Colorful photos show the interiors of the Dallas Petroleum Club today.

Commercial Real Estate

Is The Dallas Petroleum Club Leaving Chase Tower?

Commercial real estate sources are buzzing about the storied club's potential move.

Rumor has it that JPMorgan Chase isn’t the only tenant moving out of Chase Tower in the Dallas Arts District. Sources close to the deal say The Dallas Petroleum Club also plans to uproot its top-floor location for the Hunt Consolidated’s headquarters on Akard.

Hunt Oil Headquarters
The Beck Group

Talk has been circulating for weeks that JPMorgan Chase is ditching several floors inside Chase Tower on Ross Avenue, swapping it for five floors at 1900 N. Akard Street— a 14-story building developed for Hunt in 2014.

Known as one of those “if only walls could talk” places, The Dallas Petroleum Club has a rich 80-year history as the domain of the city’s energy industry elite. It’s the kind of spot where deals are made, and fortunes have been built—and lost. A move to a building headquartered by energy giant Hunt seems fitting.

D CEO reached out to Colin Fitzgibbons, Hunt Realty Investments president, for comment about the potential relocation. Through email correspondence, he said, “As a matter of policy, we don’t comment on potential activities of unaffiliated third parties.”

We also reached out to management at the Petroleum Club and Stream Realty Partners, which leases Chase Tower, for comment. Neither responded by press time.

Oilmen attending the club’s 1983 ball include from left Jeff Sandefer, Boone Pickens, and Jakie Sandefer.

The Petroleum Club, which currently occupies floors 39 and 40 in Chase Tower, was established in 1934, in the era of the wildcatter, when oilmen such as H.L. Hunt, Algur Meadows, Clint Murchison Sr., and Grady H. Vaughn Sr. were making history.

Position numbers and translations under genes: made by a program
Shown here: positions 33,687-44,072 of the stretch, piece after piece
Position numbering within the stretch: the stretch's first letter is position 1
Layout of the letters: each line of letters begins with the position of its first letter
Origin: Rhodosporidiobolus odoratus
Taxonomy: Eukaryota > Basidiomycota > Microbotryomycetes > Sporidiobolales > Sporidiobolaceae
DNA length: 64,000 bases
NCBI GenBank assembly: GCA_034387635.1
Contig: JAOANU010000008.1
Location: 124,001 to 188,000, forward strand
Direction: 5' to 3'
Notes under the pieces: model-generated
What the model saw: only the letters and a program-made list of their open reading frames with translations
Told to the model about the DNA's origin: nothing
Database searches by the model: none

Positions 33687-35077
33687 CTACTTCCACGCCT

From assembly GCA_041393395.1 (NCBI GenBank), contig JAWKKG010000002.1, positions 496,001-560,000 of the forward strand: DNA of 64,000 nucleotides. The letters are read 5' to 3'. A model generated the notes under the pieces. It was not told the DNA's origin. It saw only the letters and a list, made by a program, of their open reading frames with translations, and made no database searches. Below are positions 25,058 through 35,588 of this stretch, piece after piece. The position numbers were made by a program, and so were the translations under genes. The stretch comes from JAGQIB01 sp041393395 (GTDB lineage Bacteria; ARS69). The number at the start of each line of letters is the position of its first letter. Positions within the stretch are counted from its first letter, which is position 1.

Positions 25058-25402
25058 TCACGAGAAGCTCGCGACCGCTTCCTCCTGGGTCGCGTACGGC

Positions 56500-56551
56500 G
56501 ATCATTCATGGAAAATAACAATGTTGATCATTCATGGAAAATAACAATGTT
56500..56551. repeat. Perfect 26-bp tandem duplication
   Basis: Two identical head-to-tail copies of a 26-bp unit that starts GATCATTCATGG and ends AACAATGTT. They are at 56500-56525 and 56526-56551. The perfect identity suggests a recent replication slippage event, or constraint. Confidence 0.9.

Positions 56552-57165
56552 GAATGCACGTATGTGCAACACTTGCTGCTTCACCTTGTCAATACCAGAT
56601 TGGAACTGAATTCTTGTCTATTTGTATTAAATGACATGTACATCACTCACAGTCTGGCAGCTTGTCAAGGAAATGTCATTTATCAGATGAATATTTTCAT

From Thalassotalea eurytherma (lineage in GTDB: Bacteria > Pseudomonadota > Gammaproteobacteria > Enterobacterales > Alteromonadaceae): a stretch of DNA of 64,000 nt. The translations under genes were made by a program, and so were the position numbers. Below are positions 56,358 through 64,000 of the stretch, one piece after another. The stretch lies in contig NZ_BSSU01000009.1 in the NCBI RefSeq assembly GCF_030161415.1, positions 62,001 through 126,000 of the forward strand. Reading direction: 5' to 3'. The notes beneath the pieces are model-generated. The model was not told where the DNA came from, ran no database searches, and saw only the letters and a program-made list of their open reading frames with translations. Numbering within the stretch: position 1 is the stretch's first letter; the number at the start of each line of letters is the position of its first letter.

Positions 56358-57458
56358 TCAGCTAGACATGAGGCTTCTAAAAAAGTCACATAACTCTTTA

From our archives, Glenda Vosburgh wrote:

The idea to establish a private club for oilmen turned into a plan of action over lunch one day at the old B&B Café on Akard Street. Three men—Carl Young, director of standardization for the  American Petroleum Institute; Russell S. McFarland, head of Seaboard Oil Co.; and independent oilman, Harry Moss—decided to form a committee. They invited Sun Oil executive Jack Pew and R.B. Whitehead, chief geologist for Atlantic Refining Co., to join. Letters of invitation were then sent to a select list of applicants. Club membership was limited to 100 oilmen, each of whom were charged a $100 initiation fee.

The Petroleum Club first opened in the Baker Hotel on Commerce Street after signing a $6,000-a-year lease agreement.

Throughout the years, the club has relocated several times. In 1940, it leased a paneled lounge and dining room on the ground floor of the Adolphus Hotel. In 1950, an addition was built onto the Baker Hotel, and the club moved back there in 1952. In 1965, it took occupancy of the 48th and 49th floors of the new First National Bank Tower at 1401 Elm. Twenty-one years later, in 1986, the club struck a deal with Trammell Crow to move to the top two floors of his newly constructed Texas Commerce Tower (now called Chase Tower).

Up until the mid-1980s, membership in the Petroleum Club was limited to White men, and women had a separate dining room. But those days are long gone.

Watch this space for updates.

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